Nevada vs. Boise State Series Preview
Can the Wolf Pack get an upset?
A road test for Boise State
Game: Nevada 12-7 (7-5) vs Boise 14-2 (10-1)
Location: Reno, Nevada
TV: Game 1: FS1, 6:00 PST, Game 2: FS1, 1:00 PST
Odds via BetMGM: Broncos +4
The Boise State Broncos travel to Reno to face the Nevada Wolf Pack who are coming off a sweep of interstate rival UNLV. Boise State and Nevada are having quite different years as the Broncos have the best record in the Mountain West and Nevada is scraping to get a top-five seed in the tournament.
Big series gets underway tonight!
— Nevada Basketball (@NevadaHoops) February 5, 2021
The Boise State Broncos were perfect in the Mountain West and were on a 13 game win streak before falling to Colorado State in the first of their two game series. It wasn’t just a win by Colorado State, it was a 22 point slaughter in which Boise State scored their lowest point total of the year. The Broncos rank an impressive 20th in the NET rankings and are looking at an almost guaranteed NCAA tournament berth barring some major skid. The Broncos, led by experience, are on track to have one of its best years in recent history.
Boise State is incredibly proficient on the offensive end. The Broncos rank first in the Mountain West in scoring per game on an efficient 47.2% from the field. Only Colorado State has a better field goal percentage at 47.6%. Boise State is led by Derrick Alston Jr. who was the Mountain West preseason player of the year. Alston is averaging 16.5 points per game.
There are also four other players averaging double-digit scoring which makes it incredibly hard to key in on just one player. Boise State took a page out of the Musselman era playbook by building their roster with transfers. Second in scoring for the Broncos is 6’2 guard Marcus Shaver Jr., a transfer from Portland State who had to sit last year due to NCAA transfer rules. Abu Kigab, a transfer from Oregon, is excelling in his second year for the Broncos averaging 13 points and 6 rebounds per game.
The Broncos are only as good as their offense takes them. Their defense, while good, sometimes struggles and leads to games they are at risk of losing. Against Colorado State, in their lone Mountain West loss, Boise State let the Rams shoot 55% from the field and allowed eight threes. The Broncos were also outrebounded by 16 and only had eight points coming off the bench. In their lone non-conference loss to Houston, they allowed the Cougars to shoot 40% from the field and only had five points outside of their starting five.
Nevada is coming off what is undoubtedly their biggest series of the year as the Wolf Pack swept UNLV. This series win solidifies Nevada in the top five in the Mountain West but faces the best competition in the conference when Boise State comes to Lawlor Events Center. Nevada shot 56% from the field and an unreal 58% from beyond the arch in route to the Wolf pack’s highest-scoring total this season. Grant Sherfield and Desmond Cmabridge Jr. are Nevada’s one-two punch and are averaging 18 and 15 points respectively.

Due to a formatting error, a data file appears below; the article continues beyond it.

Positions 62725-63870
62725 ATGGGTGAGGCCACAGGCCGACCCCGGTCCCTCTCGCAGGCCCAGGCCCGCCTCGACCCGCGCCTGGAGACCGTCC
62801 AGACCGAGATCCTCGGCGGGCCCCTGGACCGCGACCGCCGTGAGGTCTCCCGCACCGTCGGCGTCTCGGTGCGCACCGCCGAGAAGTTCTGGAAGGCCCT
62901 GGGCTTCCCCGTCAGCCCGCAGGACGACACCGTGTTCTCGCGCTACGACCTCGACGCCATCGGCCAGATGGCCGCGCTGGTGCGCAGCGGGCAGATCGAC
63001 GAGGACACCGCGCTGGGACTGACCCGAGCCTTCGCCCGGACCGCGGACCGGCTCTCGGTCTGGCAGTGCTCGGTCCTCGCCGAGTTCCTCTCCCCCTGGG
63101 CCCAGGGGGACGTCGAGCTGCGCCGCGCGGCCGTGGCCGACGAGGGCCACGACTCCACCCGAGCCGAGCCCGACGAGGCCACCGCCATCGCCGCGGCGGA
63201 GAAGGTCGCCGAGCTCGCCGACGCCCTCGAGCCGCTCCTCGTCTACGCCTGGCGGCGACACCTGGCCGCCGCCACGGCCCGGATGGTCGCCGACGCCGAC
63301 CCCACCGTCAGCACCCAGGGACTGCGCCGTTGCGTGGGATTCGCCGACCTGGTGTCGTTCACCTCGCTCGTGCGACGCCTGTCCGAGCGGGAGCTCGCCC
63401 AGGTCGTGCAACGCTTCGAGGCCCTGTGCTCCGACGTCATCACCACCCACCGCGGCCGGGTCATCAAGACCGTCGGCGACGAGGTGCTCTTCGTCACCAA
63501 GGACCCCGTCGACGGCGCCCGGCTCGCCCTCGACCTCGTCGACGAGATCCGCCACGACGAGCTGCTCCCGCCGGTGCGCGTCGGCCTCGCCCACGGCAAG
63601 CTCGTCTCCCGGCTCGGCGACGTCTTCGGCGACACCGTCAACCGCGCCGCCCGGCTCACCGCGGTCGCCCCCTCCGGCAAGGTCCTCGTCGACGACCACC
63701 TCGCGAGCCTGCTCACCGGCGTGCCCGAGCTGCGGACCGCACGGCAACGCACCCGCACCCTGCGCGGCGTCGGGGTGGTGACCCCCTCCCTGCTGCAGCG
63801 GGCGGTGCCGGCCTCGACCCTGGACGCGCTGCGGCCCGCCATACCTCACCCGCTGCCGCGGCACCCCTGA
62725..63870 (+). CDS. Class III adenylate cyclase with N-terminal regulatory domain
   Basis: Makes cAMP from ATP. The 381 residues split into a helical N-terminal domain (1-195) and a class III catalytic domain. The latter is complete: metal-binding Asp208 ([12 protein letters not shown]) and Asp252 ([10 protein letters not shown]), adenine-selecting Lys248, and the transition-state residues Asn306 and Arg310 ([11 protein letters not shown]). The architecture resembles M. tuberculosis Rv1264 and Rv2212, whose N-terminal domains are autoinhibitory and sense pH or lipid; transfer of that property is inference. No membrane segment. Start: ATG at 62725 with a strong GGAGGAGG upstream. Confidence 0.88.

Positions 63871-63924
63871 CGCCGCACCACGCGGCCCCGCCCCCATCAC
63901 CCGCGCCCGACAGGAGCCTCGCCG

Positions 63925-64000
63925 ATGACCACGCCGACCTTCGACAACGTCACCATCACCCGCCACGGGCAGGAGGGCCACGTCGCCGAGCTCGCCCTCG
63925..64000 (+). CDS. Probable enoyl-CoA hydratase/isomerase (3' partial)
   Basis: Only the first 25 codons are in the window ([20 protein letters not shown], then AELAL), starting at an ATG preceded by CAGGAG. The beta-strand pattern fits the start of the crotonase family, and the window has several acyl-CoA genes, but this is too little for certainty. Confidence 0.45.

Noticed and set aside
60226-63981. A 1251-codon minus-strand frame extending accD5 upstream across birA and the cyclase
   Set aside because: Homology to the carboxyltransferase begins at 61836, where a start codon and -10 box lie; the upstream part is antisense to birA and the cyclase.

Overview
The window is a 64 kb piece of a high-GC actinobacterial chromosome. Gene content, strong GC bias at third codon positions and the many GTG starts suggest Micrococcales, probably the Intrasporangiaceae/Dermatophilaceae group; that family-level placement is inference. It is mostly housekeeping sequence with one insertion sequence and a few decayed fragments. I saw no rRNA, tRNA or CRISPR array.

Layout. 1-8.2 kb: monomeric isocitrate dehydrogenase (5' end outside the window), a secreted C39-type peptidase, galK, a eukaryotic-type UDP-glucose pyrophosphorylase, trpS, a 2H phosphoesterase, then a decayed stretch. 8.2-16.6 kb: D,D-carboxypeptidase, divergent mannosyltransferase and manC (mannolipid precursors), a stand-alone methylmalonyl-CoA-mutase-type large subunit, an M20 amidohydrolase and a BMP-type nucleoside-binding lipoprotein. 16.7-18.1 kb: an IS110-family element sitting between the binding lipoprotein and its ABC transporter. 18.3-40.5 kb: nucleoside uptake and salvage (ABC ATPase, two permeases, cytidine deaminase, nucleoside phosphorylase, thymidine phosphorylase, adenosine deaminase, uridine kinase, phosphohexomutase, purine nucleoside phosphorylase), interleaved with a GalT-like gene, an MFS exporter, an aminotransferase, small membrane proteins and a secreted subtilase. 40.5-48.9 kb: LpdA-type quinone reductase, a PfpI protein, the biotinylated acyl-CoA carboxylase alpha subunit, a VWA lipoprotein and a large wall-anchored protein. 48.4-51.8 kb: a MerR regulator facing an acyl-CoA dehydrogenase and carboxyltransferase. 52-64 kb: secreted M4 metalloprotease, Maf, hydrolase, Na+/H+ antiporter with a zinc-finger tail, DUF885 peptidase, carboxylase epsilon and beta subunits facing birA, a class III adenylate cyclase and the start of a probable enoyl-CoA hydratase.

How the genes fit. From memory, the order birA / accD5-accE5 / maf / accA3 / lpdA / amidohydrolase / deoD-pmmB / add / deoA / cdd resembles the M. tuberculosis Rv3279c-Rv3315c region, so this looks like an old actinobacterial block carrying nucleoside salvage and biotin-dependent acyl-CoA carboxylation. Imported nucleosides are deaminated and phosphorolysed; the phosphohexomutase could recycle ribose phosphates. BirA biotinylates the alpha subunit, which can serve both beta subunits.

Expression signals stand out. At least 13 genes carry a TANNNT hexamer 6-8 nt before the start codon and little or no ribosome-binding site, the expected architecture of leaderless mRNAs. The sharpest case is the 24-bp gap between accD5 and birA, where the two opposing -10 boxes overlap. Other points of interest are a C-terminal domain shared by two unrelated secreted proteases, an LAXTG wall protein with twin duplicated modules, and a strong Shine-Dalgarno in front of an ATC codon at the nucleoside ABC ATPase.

The Wolf Pack have been in need of scoring outside of their two outstanding guards. Players such as Warren Washington (9.6 PPG) and Zane Meeks (9.9 PPG) have both emerged as players the Wolf Pack could go to when in need of a score. Meeks showed fans that ability in Nevada’s last game when the 6’9 forward scored a team-high 19 points and was a huge part of the Wolf Pack’s 19-4 run to close the game.
Getting familiar with our surroundings. pic.twitter.com/XLfgG6wV3M
— Boise State MBB (@BroncoSportsMBB) February 5, 2021
Nevada can be a dangerous team if players such as Meeks, Washington, K.J. Hymes and even Tre Coleman increase their offensive productivity. Nevada ranks second in the Mountain West in defensive field goal percentage and fourth in three point defense. Pair good defense with a top five rebounding team and the only thing to follow is having a third and fourth option that could help Nevada stay in the top five in the Mountain West.
Keys to the Game:
For Boise State, it will be to limit Nevada’s shooting abilities and use the Bronco’s experience to their advantage. Nevada can shoot. While shooting may be streaky at times, the Wolf Pack has shown in many games they can shoot the ball very effectively.
If Boise can force the Wolf Pack to struggle to score the ball then the Broncos should have no problem sweeping the series. The most effective way to limit Nevada’s scoring would be to limit one of the best backcourts in the Mountain West. Boise State has to force a third and fourth option to step up and score. If Nevada doesn’t play good defense and even better offense, then Boise State should add two more Ws to their already 14 wins.
Nevada is facing their two hardest games of the season. This Boise team, while beatable, is the best team and the Mountain West and will test Nevada’s much-improved defense. If Nevada wants an outside shot of beating the Broncos, they need to take a page out of Houston’s and Colorado State’s playbook. Boise State’s starting five is incredibly talented, but when forced to score with their bench, they struggle. The defense is truly key against the Broncos who are very good at putting the ball through the hoop, but struggle on the defensive end and will undoubtedly let up points.
While Nevada’s shooting was amazing during the series against UNLV, it is unlikely that this level of scoring will continue. The Wolf Pack will have to play close to perfect, as they did against UNLV, to try to take at least one game against the Broncos. The Broncos, at least on paper, should sweep Nevada.
Game 1: Boise State 73 – Nevada 61 Game 2: Boise State 71 – Nevada 69